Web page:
Thursday, May 26, 2011

Love Wins and Friendship

Last night at Trinity Church in Boston Rob Bell responded to a question about how an Episcopal parish could become a mega-church. Rob's first point was that size isn't the issue and that small churches are not less important than big ones. His second point was that what draws people to a church is often friendship with one of its members. He told us that he had once asked another pastor who wanted his church to grow if he had friends who weren't members of the church. The pastor didn't. Bell said that he - and others at Mars Hill Bible Church - try to make lots of friends in the community and that those friendships are often what draw people to Mars Hill. In the Happening and Cursillo movements this idea is often expressed as "Make a friend. Be a friend. Bring a friend to Christ."

I think friendship is important, although I sometimes worry that we might see our friendships with those outside the church as purely instrumental, as only for the purpose of increasing church membership. Friends are important, simply as friends, and not as prospects for membership.


Suzanne said...

Sigh. Why do we always think it's better to be big? Small churches can be and do things that large churches can't, like knowing instantly that someone is new and being able to offer a more intimate hospitality. In the Diocese of Masaschusetts' small church webinars, we're continually discovering things that small churches excel at that it would be difficult, or even impossible, for a mega-church to do and be.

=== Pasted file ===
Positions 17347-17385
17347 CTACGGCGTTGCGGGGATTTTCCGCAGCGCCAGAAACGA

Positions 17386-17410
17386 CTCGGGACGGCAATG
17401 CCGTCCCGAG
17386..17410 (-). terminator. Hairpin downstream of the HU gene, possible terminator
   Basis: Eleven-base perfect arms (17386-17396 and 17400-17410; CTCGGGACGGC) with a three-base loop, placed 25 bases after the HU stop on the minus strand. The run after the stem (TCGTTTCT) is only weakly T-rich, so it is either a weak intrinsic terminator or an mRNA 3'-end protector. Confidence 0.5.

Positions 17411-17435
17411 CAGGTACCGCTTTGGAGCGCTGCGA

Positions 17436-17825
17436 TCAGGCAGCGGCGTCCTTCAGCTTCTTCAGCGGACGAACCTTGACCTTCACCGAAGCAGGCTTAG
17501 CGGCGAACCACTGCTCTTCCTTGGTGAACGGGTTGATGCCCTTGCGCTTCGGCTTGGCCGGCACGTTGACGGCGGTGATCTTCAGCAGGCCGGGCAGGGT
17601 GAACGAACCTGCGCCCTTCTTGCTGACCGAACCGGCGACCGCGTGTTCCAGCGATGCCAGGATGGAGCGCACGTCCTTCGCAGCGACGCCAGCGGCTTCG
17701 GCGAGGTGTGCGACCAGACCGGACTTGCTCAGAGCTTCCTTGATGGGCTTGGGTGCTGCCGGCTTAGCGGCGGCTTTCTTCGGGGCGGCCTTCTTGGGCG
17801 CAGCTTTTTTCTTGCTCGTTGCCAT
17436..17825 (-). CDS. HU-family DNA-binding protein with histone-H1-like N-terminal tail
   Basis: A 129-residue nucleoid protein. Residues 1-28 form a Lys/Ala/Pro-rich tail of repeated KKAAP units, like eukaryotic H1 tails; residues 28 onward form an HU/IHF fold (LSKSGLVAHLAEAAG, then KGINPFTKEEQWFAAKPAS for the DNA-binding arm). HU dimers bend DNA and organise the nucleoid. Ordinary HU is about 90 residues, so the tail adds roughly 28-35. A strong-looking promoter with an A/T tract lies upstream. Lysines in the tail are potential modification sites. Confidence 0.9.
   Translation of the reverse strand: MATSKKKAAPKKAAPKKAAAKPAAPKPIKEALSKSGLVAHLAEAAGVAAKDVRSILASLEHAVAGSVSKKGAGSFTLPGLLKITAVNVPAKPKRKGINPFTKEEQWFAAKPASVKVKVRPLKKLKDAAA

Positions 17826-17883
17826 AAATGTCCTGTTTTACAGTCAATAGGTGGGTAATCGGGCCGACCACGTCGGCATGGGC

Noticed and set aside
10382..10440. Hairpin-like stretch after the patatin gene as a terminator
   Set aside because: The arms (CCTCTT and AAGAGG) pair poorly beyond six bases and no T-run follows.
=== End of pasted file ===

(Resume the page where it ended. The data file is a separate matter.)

By the same token, being big does not mean a church does more. A friend of mine just got back from a mission conference in Louisville, and reported that the pastor of a congregation of 800 explained that of course they only had four mission program -- they were too small to have more! bMy friend's 50 member church counts 38, ranging from one-person to nearly the entire congregation! You don't have to be big to have a big impact on your community.

Growth is great, if it's for the right reasons. If it's just so we can pay the bills and have more people to help mow the lawn, then it's of little value. Growth isn't the goal, it's the result. And there is nothing at all wrong with being small! The Holy Spirit started the church with just 11 members!

Anonymous said...

So the past 40 years have been just great for Mainline Protestantism? That the fact that, current membership trends continuing, you'll be down to about 1000 members by 2050 is great by you?
Let's hope your prayers are answered.